The Maricopa County Board of Supervisors and Department of Health Services were warned well in advance about COVID 19 and how it could impact the people.
They were also provided ample funds from the CARES Act to plan for the contact tracing that would be needed should a surge occur in the Coronavirus in Maricopa County.
They still dropped the ball and people who have tested positive for COVID 19 have had to wait longer to get follow-up attention from county personnel.
According to reporting from AZ Central journalists Rachel Leingang and Alison Steinbach, the county had not been following CDC guidelines for contact tracing.
The county is also behind on contact tracing, having only connected with 20 percent of the people, through text messaging, afflicted with the Coronavirus.
They are so far behind that they have resorted to prioritizing contacting only the elderly or high-risk individuals
County officials are also being silent about releasing the results of the contact tracing, specifically if there are any location hot spot correlations that residents should steer away from in the area.
According to AZ Family, Dr. Rebecca Sunenshine, the Maricopa County Medical Director of Disease Control commented:
“I understand why people want to know where people are getting COVID-19, but it’s important to know that COVID-19 is circulating throughout the community.”
With respect to the good doctor, that is not good enough. As a resident in the county, I would very much like to know if a certain location has yielded more cases than another. This is not a case of launching a witch hunt on any establishment but finding out what locations are safe.
On the County failing to prepare for the need to contact trace the people, Congressional District Nine Representative Greg Stanton understandably fumed, writing a letter to the board and issuing a statement to KJZZ which read in part:
“Now, these same officials are scrambling — playing months’ worth of catch-up and attempting to reassure the public that things are going well when the reality is the County’s contact tracing efforts are nowhere near following (Centers for Disease Control and Prevention) guidelines. This situation is a disaster. It is costing lives. It is inexcusable.”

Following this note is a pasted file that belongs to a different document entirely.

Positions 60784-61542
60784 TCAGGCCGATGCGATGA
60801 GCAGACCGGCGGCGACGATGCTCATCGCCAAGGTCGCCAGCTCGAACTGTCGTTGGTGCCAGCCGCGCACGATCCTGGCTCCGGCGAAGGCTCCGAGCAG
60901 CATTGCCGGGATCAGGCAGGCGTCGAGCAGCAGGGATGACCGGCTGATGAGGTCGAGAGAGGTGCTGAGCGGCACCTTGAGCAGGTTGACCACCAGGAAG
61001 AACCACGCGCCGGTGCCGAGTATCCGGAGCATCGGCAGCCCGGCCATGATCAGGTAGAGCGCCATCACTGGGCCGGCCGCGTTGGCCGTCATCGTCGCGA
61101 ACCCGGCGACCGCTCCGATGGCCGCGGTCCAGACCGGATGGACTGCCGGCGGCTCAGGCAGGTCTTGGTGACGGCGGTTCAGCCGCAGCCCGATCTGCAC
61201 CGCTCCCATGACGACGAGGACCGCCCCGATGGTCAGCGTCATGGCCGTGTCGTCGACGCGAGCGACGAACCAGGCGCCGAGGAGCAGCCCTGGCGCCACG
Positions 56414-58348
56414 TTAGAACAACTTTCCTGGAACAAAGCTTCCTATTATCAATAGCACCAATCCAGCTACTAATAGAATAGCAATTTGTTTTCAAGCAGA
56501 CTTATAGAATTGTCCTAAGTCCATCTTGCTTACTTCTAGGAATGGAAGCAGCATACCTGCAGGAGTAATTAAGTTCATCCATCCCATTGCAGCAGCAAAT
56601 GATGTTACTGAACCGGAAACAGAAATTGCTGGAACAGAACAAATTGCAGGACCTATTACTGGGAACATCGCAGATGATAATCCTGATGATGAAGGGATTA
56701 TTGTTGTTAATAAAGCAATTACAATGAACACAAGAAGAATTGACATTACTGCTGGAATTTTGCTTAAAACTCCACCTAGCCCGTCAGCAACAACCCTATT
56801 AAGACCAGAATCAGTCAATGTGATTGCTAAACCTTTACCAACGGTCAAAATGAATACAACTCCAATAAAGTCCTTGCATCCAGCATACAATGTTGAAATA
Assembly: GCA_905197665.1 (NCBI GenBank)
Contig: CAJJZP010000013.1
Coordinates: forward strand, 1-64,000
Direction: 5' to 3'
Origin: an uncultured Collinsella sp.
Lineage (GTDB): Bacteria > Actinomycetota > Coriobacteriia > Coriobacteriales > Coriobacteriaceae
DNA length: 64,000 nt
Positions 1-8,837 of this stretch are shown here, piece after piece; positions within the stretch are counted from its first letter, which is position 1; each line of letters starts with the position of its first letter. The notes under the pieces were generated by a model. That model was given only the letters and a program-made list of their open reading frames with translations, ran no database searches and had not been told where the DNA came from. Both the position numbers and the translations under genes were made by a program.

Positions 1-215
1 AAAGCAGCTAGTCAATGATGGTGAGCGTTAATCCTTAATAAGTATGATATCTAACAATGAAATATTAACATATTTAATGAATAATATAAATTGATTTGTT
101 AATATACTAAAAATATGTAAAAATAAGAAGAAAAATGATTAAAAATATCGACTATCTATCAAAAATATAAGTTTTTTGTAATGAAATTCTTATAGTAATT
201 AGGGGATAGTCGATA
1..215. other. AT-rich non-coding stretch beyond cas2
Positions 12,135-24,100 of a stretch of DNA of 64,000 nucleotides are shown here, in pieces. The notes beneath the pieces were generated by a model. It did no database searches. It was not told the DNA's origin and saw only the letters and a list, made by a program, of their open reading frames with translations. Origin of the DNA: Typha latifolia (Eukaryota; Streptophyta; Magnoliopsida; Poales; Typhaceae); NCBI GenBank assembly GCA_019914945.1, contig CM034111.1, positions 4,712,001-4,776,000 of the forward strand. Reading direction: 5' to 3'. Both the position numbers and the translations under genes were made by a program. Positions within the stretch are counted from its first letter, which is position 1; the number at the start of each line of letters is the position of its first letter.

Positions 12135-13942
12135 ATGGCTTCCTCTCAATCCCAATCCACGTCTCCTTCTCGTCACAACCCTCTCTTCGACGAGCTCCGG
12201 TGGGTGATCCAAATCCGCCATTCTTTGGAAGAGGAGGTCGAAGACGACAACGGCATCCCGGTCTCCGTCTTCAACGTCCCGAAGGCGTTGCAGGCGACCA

“Other public health agencies have used Sara Alert to help monitor the symptoms of patients and contacts who have already spoken with a human case investigator or contact tracer. The County, however, is using the system in place of a contact tracer.”
“The county squandered this precious time. It acted slowly and only ‘started’ to ‘gear up’ in early May — and for a level of staff that was far below what experts predicted would be necessary.”
Deedra Abboud, a candidate for the District Two Maricopa Board of Supervisors seat also criticized the poor response of county officials, responding to a request for comment by Blog for Arizona by stating:
“The Maricopa County Board of Supervisors have demonstrated incompetence in proactively, or even reactively, creating a robust contact tracing program to protect their constituents, despite promises in April, $15 million in June budget allocations, and contact tracing being a well-established contagious disease tracking system for decades in the US.”
When this issue was first reported by AZ Central (June 27,) there were close to 40,000 COVID 19 cases in Maricopa County. As of July 9, there are now close to 76,000.
That is almost double from two weeks ago and it is only getting worse.
No one knows the progress the County is making in contact tracing because, as AZ Family reports, they are being secretive.
That is not acceptable and the people need to speak up and demand better performance and transparency from the Board of Supervisors and health officials so this health catastrophe does not fester further.
The people can not wait for November 3, 2020, to come so new people can be voted in to replace as Ms. Abboud said “the incompetent” leaders at the Board of Supervisors who dropped the ball.
The current leadership needs to rise to the occasion NOW before its too late.